Thin and some Javascript

    2. So simple, you will cry
    with happiness

    3. No app context

    4. So simple, you will beg
    for more features
    Sinatra’s Streaming API

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  31. 1. You only need Sinatra,
    Thin and some Javascript

    2. So simple, you will cry
    with happiness

    3. No app context

    4. So simple, you will beg
    for more features
    Sinatra’s Streaming API

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  32. 1. Running a separate process that acts as a server, and
    your server and client act as clients to this server

    2. Pub / sub model, drop-in integration with your app

    3. Graceful degradation

    4. No app context
    Faye + Your App

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  33. Faye + Your App

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  34. Apps that have more traditional components than
    real time

    1. Use a separate process / service / app for the
    real time part ( e.g. Faye or Pusher or BYOT )

    2. Use existing infrastructure for non real time
    aspects of the app
    Recommended approach
    Rant

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  35. WebSockets
    When Server-Sent Events are just not enough

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  36. WebSockets : Introduction

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  37. WebSockets : Introduction
    1. Standalone Bidirectional protocol

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  38. WebSockets : Introduction
    1. Standalone Bidirectional protocol
    2. Message oriented, supports events by design

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  39. WebSockets : Introduction
    1. Standalone Bidirectional protocol
    2. Message oriented, supports events by design
    3. Reliable text and binary transfers

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  40. WebSockets : Introduction
    1. Standalone Bidirectional protocol
    2. Message oriented, supports events by design
    3. Reliable text and binary transfers
    4. HTTP Compatible

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  41. 1. All the use cases of SSEs, plus:

    2. Multiplayer games, Multi-media chat *

    3. Remote pair programming, Online contests, Live
    interviews, Screen sharing, Remote Desktop etc.
    WebSockets : Use Cases

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  42. WebSockets : The Browser

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  43. WebSockets : Upgrade Handshake

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  44. 1. Faye + Your app

    2. Cramp + Your app

    3. websocket-rails

    4. em-websocket, em-websocket-rails

    5. Pusher
    WebSocket
    WebSockets : App Integration

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  45. Cramp + Your App

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  46. Cramp + Your App

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  47. Recommended approach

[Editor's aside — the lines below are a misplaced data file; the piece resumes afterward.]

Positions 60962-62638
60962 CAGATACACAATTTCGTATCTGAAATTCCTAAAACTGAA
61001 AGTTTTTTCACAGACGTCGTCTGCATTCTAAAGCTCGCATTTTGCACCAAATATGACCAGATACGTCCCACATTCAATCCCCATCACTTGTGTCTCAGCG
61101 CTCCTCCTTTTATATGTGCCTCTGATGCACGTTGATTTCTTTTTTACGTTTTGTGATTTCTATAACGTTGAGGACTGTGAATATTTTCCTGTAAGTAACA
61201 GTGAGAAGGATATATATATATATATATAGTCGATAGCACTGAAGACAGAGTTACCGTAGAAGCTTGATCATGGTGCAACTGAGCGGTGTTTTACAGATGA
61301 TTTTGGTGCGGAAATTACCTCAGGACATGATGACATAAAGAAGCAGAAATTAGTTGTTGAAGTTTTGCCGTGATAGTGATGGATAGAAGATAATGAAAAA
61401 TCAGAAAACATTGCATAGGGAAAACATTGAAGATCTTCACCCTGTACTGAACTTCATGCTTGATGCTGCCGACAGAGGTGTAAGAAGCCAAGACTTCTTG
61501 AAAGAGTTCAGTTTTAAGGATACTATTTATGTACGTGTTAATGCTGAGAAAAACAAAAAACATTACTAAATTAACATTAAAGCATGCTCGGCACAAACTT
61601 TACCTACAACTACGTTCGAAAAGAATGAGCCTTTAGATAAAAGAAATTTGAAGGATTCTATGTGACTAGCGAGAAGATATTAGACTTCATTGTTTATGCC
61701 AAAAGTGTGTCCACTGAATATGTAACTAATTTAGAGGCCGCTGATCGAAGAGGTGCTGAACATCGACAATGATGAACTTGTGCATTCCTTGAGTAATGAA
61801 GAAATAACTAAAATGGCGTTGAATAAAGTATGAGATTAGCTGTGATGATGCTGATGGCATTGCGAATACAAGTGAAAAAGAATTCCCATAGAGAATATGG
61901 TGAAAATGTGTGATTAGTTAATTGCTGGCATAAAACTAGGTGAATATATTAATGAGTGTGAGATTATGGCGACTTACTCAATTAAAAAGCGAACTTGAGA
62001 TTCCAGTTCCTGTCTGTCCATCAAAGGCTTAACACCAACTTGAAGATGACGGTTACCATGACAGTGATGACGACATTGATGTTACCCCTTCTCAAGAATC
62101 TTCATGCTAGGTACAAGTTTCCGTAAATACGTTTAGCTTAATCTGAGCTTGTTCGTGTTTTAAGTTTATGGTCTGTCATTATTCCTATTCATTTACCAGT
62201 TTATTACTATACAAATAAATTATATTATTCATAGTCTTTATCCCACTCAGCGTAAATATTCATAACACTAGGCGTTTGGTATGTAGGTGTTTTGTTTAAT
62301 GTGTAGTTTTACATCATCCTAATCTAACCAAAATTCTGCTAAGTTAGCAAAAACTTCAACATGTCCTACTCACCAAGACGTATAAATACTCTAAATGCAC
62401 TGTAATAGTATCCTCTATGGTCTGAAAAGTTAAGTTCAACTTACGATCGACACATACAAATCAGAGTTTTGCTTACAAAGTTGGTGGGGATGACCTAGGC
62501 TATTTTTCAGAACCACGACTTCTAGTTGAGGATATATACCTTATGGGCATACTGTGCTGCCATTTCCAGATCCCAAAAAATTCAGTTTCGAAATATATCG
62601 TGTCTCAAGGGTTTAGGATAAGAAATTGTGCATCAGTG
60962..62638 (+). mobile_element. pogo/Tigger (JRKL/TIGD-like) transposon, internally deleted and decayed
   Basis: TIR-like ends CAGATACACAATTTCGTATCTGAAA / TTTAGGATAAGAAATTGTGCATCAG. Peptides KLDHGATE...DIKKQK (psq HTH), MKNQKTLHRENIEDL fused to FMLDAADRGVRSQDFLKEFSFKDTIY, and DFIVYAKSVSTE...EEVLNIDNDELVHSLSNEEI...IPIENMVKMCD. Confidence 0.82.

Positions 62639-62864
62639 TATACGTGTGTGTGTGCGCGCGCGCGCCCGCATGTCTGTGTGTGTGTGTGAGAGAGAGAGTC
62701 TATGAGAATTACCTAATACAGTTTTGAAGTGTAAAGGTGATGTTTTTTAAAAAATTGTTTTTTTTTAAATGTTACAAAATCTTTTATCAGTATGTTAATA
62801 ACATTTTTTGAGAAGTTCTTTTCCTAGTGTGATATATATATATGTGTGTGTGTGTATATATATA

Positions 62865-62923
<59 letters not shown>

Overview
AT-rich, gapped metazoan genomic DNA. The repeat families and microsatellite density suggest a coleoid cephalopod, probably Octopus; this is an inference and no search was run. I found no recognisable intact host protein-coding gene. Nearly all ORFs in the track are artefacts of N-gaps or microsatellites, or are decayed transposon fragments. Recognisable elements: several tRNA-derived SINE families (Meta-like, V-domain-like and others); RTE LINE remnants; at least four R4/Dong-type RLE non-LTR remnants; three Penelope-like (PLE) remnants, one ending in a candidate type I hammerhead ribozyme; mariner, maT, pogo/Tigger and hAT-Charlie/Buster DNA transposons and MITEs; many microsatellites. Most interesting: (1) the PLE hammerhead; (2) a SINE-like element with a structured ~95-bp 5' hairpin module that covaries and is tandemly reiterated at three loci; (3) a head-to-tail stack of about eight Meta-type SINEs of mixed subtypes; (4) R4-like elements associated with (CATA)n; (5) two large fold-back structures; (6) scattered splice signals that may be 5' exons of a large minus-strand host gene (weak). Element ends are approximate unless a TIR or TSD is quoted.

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  48. http://www.personal.psu.edu/afr3/blogs/siowfa13/yawning.jpg

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  49. Modern Day Kazaa, in an Iron Man Suit
    WebRTC

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  50. WebRTC : Introduction

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  51. WebRTC : Introduction

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  52. WebRTC : Introduction

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  53. WebRTC : Introduction

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  54. WebRTC : Typical Workflow - Phase 1

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  55. WebRTC : Typical Workflow - Phase 1

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  56. WebRTC : Typical Workflow - Phase 1
    Incomplete
    Code

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  57. WebRTC : Typical Workflow - Phase II

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  58. WebRTC : Typical Workflow - Phase II

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  59. WebRTC : Typical Workflow - Phase II

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  60. – Oscar Wilde
    “Consistency is the last refuge of the unimaginative”

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  61. WebRTC : Use Cases

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  62. WebRTC : Dive in

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  63. Further Reading

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  64. • HTML5Rocks ( it’s a website, not a collection of
    rocks )

    • http://studio.html5rocks.com/

    • WebRTC official website

    • Mozilla Developer Network

    • http://simpl.info/
    Websites

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  65. • Ilya Grigorik

    • Sam Dutton

    • Paul Irish

    • Eric Bidelman

    • Your own blog, one year from now
    Blogs

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  66. • High Performance Browser Networking

    • Getting Started with WebRTC

    • HTML5: Up and Running
    Books

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  67. Open Source
    Opportunities

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  68. • Help out Faye, Cramp and other libraries
    mentioned so far

    • Open source all your throw-away code written
    during learning ( Mine is on Github )

    • Async-proof versions of commonly needed ruby
    gems ( e.g. github.com/rkh/async-rack )

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  69. • Helper Libraries for Cramp, e.g.

    • To easily build simple board games

    • To write calendar based real time apps

    • Augment the testing libraries to test real time stuff

    • Write and make your benchmarks available